¿Hay una Doctora (Talia Torres, M.D.) en La Casa?
The best thing about being the “founder” of Physician Outlook Magazine is that I get to tell MY story, and the story of others that have had a great impact on my life.
It’s no secret that we have a shortage of physicians in the United States, and we have an even greater shortage of physicians of diverse backgrounds. As we experienced during the COVID19 pandemic, diverse patient populations were disproportionately harmed by the virus because of a combination of factors (higher rates of obesity, hypertension, poverty, multiple generations living together, poor access to care, and employment as underpaid essential workers, among many other contributing circumstances).
It has been well documented that patients’ health improves when care is delivered by someone who is culturally similar. So the obvious solution to overcoming our nations’ shortages of culturally competent and diverse physicians?
It’s not rocket science: the solution is obvious. We need to “grow” more doctors, and we need to cultivate them from within the very communities that need medical care and preventive education the most.
Thanks to the generosity of a female entrepreneur and philanthropist by the name of Sophie Davis, a program that does just that was born at the City University of New York. The accelerated degree program created a path to medicine for economically disadvantaged students who promise at least two years of primary care service in an underserved community. Although graduates are no longer called “Sophies,” the program’s goals and commitment remain the same: to produce broadly educated, highly skilled physicians of African American, Hispanic/LatinX, and other ethnic backgrounds who have historically been under-represented. The graduates of this program excel as healthcare advocates and role models for future generations.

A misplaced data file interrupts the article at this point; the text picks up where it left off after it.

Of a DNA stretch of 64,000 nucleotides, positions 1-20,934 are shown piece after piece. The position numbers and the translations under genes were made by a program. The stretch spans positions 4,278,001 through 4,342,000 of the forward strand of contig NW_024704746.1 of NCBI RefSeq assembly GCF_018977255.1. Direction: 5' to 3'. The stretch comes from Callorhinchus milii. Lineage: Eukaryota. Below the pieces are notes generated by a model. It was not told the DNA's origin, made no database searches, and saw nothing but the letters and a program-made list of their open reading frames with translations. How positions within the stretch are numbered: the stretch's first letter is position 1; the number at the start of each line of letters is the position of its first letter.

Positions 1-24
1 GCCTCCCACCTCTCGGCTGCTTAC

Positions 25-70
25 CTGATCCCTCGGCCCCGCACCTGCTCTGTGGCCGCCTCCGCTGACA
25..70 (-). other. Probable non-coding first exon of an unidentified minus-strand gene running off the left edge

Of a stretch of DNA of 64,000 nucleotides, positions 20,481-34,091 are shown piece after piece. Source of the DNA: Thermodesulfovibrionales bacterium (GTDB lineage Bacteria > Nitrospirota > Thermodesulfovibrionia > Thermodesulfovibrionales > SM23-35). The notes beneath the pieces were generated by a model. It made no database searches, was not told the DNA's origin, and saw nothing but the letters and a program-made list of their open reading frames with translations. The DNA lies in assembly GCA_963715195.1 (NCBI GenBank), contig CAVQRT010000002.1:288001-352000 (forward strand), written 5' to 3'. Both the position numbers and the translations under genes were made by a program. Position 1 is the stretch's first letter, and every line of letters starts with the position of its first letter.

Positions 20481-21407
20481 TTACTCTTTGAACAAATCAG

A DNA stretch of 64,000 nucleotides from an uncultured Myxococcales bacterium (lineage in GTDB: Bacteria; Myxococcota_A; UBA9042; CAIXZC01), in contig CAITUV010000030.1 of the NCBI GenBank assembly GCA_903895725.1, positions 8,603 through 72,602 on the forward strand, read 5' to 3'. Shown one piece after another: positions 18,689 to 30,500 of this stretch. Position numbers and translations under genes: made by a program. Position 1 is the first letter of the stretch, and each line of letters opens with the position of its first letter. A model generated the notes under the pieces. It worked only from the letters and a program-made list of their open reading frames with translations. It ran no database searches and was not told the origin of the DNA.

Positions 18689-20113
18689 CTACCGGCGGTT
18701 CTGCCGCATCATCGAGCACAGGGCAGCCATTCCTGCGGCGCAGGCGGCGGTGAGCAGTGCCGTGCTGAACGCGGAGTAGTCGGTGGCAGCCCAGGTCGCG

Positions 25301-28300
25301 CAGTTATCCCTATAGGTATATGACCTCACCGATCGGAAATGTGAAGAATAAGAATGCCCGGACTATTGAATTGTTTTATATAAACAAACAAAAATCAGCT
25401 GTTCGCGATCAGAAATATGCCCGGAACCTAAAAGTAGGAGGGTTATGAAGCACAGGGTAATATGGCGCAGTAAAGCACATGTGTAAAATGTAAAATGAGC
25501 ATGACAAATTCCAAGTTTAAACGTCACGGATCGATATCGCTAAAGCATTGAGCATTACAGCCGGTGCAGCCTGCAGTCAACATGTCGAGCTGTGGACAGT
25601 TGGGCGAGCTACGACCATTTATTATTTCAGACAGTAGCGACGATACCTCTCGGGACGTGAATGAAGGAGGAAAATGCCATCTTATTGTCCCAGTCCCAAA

The story of Dr. Talia Torres is a very special one for me, because she is the first of my pediatric patients who has literally “followed in my footsteps” and career path to become a doctor. You can read more about her-story in The Hispanic Outlook on Education. When Talia was born, I was a young, fresh-faced, eager new Attending Pediatrician at the New York Hospital-Cornell Medical Center (now NY-Presybeterian), working for the famous Dr. David Israel Smith, whose office was across the street from the hospital.
Dr. Smith’s practice was the medical home for many of New York City’s “famous families.” We saw our fair share of celebrities and their children, but what I loved most about working for Dr. Smith is that we also saw a lot of “regular, normal folk.” Talia and her parents did not fall into the “rich and famous” category in the traditional definition, but they have filled my life with the sort of currency that money can’t buy.
I am beyond proud of Dr. Talia Torres, as it is in her reflection that I see a promising future.